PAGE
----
How David Bowie Saved Trent Reznor's Life

Nine Inch Nails was arguably the first band to bring industrial metal to the mainstream during the early '90s, and it's all due to Trent Reznor. Reznor started the one-man studio band in the '80s, and gained popularity quickly after the Nine Inch Nails debut album Pretty Hate Machine in 1989, but Reznor wouldn't hit the heights of his fame for three more years, when he'd win the 1992 Grammy for Best Metal Performance. Since then, his fate has been sealed in the light of stardom.

Nine Inch Nails would go on to be nominated for nine more Grammy Awards, winning one, while Reznor, in total, would win three awards out of 15 nominations. Reznor's band would become one of the most famous and innovative metal groups in the world. Their songs have been covered by numerous artists, including the Man in Black himself, Johnny Cash, and Reznor would find himself inducted into the Rock and Roll Hall of Fame in 2020. If that's not heavy metal stardom, we don't know what is. But here's the thing: Reznor didn't always deal well with that fame, and ultimately, it was the fame that led both to a situation that could've killed Reznor, and to none other than David Bowie saving Reznor's life.

A downward descent into drug abuse

Bowie and Reznor have a bit of a history together, and it all started with Reznor listening to the rock legend's records back when vinyl was still at its peak. By the time Reznor was a famous musician in his own right, he'd become totally obsessed with Bowie. In 1995, Reznor would open for Bowie's Outside Tour. He'd also remix Bowie's "The Hearts Filthy Lesson" (posted at YouTube) that same year and collaborate on "I'm Afraid of Americans" (also on YouTube) in 1997.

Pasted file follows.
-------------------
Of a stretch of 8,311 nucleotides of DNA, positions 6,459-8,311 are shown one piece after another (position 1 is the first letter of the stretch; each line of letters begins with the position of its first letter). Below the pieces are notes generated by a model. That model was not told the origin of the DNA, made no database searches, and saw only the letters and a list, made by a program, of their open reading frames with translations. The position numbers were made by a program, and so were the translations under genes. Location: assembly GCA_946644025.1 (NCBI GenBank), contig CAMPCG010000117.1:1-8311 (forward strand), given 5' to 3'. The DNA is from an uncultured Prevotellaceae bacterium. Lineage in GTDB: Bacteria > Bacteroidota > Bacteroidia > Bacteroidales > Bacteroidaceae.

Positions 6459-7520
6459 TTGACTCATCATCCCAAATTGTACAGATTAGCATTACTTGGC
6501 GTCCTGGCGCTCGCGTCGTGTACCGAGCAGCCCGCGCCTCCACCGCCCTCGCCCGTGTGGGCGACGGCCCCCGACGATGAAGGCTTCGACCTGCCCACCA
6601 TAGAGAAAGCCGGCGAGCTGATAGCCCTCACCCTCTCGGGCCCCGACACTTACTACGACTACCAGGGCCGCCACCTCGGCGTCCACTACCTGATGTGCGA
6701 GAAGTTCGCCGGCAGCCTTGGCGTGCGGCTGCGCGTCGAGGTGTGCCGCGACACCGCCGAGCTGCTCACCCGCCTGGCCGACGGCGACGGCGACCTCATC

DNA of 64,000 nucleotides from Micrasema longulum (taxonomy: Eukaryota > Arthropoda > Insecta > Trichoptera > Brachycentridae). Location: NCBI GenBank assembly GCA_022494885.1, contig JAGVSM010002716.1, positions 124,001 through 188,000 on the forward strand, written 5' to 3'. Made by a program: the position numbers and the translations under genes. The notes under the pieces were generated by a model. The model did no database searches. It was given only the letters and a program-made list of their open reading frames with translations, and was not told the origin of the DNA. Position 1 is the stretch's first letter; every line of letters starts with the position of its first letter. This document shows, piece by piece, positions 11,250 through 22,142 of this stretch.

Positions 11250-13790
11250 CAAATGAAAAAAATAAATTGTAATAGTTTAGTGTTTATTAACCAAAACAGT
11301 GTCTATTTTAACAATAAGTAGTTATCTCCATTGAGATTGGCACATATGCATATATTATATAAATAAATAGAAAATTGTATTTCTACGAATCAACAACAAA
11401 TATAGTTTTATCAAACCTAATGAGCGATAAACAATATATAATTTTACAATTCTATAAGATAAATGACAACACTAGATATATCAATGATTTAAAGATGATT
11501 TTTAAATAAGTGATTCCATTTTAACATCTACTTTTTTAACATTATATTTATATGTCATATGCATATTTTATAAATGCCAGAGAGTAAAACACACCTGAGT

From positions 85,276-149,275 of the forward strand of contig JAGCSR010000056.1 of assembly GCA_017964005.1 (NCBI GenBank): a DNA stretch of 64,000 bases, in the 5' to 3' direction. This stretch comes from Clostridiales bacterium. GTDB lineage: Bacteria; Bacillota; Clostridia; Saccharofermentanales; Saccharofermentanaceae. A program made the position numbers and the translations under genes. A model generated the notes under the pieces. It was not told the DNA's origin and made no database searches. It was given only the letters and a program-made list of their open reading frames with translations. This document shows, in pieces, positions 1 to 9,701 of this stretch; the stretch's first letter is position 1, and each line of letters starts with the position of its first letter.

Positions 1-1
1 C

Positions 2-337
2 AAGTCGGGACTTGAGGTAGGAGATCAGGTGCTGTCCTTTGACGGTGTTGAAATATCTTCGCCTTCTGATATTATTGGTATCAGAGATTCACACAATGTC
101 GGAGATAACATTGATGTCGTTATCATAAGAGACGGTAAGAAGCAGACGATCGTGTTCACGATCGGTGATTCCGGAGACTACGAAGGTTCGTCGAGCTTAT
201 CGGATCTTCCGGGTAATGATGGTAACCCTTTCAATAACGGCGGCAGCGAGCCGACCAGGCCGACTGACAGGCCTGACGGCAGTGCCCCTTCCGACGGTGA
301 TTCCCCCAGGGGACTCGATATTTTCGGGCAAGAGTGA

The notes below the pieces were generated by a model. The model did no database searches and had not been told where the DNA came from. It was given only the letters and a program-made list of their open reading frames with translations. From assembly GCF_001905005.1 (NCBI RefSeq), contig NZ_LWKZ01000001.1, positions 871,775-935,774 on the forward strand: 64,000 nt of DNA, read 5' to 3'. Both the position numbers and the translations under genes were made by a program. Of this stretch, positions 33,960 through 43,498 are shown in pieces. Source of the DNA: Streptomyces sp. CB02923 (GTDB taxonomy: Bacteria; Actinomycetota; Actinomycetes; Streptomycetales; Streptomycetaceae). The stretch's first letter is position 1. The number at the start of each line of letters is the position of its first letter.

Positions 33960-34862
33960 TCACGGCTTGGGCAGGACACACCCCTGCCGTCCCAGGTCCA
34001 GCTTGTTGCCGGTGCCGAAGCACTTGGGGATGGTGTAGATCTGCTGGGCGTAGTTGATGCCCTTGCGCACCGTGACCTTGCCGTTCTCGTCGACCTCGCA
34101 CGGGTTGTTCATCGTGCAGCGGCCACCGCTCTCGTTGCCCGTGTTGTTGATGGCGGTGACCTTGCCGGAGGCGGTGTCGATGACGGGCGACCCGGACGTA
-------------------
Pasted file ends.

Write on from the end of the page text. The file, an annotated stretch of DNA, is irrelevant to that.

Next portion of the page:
As Reznor worked with Bowie, he reached a fame he'd never seen before. Around that time, he sold more tickets than Bowie did, and Reznor had a difficult time coping with his new-found success, according to an interview he did with The Guardian. On the "Outside Tour," Reznor "was a mess," he told Rolling Stone in 2016. Everyone was treating him differently now that he was a rock star, and he wasn't quite sure how to handle it all. It became overwhelming, and just like so many others in the business, he started to self-medicate. "My way of dealing with life was to numb myself with drugs and alcohol, because it made me feel better and more equipped to deal with everything," Reznor said.

A few words can go a long way

The musician admitted to Rolling Stone that his unhealthy coping mechanisms took over, and he "was on an unsustainable, reckless, self-destructive path." Bowie empathized — he'd gone through something similar himself — and he imparted some wisdom to the newly-famous rocker: "You know, there is a better way here, and it doesn't have to end in despair or in death, in the bottom," Bowie said to him. The words were exactly what Reznor needed to hear, though he wouldn't take it to heart for a while. A year later, when the artist was at his worst, Bowie's advice scratched at the back of his mind and, eventually, pulled him out of his self-destructive, possibly fatal, spiral.

The driving force behind Nine Inch Nails says he'd become completely disgusted with himself. The substance abuse, as sad as it is, could've taken Reznor from the world before his time, as it had so many of his contemporaries. When the artist next ran into his idol, he'd become clean and sober. He approached Bowie to tell him all about his new sobriety, and the words "Hey listen, I've been clean for –" were all that made it out before Reznor was cut off by what could only be described as an epic Ziggy Stardust bear hug.

"I knew. I knew you'd do that. I knew you'd come out of that," Bowie said to Reznor, a phrase that would conjure goosebumps for the artist years later.